clipka <ano### [at] anonymousorg> wrote:
> You just can't expect to forever have access to the latest and greatest
> new POV-Ray features on the oldest and coldest operating systems.
> So what's the solution to continue to use those old tools? Well, use a
> matching POV-Ray version, obviously. One from those olden golden days.
> That, or indeed run those tools under DOS-Box. I'm not sure how that
> emulator works, but it surely will have ways to export and import files
> from it, right?
So, just thinking out loud:
This whole legacy workflow / tool-chain that he's got going as an example of why
it would be nice to have a growing collection of analogous in-house tools to
perform the scene-building part of the workflow, instead of parting-it-out to
whatever third-party external software things might be available.
I remember Sam Benge posted a very nice pile of rocks/grains that he made using
a dataset generated with Voro++. It would be nice to have the crackle pattern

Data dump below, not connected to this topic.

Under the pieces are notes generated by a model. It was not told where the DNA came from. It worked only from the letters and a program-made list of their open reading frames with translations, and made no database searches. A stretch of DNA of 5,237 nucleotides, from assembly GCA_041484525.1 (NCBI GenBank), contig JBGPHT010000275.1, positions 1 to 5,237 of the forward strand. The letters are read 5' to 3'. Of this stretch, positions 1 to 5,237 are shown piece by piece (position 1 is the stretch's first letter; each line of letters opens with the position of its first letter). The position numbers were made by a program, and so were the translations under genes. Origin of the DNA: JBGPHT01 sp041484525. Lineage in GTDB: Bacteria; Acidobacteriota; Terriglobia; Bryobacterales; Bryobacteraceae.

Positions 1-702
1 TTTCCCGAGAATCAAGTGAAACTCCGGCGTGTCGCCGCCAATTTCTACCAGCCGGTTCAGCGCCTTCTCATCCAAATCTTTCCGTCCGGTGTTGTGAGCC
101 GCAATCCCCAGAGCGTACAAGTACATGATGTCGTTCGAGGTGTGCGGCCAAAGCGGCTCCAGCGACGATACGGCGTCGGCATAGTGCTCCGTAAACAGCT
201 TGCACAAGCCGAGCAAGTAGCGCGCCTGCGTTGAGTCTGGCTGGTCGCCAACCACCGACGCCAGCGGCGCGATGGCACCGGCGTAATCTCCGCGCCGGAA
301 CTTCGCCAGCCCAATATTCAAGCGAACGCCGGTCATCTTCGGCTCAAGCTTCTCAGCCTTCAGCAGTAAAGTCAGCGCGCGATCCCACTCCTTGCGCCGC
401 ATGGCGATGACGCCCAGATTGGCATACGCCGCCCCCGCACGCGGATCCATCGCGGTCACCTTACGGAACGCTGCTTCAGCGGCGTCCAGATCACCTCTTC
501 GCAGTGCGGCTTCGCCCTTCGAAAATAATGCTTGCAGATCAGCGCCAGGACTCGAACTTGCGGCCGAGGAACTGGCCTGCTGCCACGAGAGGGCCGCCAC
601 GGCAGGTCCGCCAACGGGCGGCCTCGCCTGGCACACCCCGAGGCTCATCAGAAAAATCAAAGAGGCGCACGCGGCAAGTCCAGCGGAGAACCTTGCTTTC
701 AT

points and knobs exposed to the SDL so we had something like that - since making
piles of rocks is something people invariably try to do in POV-Ray.
Chris Cason was generous enough to purchase the rights to Moray so that someday
we can have a GUI modeler for the things that modelers are good for. And a
modeler like Moray is irrefutably desireable and (in)directly used in
I know that the current paradigm is that "POV-Ray is a raytracer", but creating
the things that will be raytraced by POV-Ray I think is an integral part of the
POV-Ray experience. And the more "pieces" we own in our own little toolbox, the
less will be lost to changes in OS's, 3rd-party blackbox software, licensing
changes, and other links in the scene-creation chain.
I know that I have suggested a few things in the past that at first glance
"don't have much relation to raytracing", but I do hold firm in my opinion that
they would be valuable scene-creation and modification tools. There are many
people who are, or were, enthusiastic POV-Ray enthusiasts, and would likely be
happy to donate/license the use of their already-written code for various
algorithms to use in future distributions.
Some might even be winding down their careers in computer science and related
fields, and would find contributing new features to the POV-Ray codebase an
enjoyable and rewarding activity.
Post a reply to this message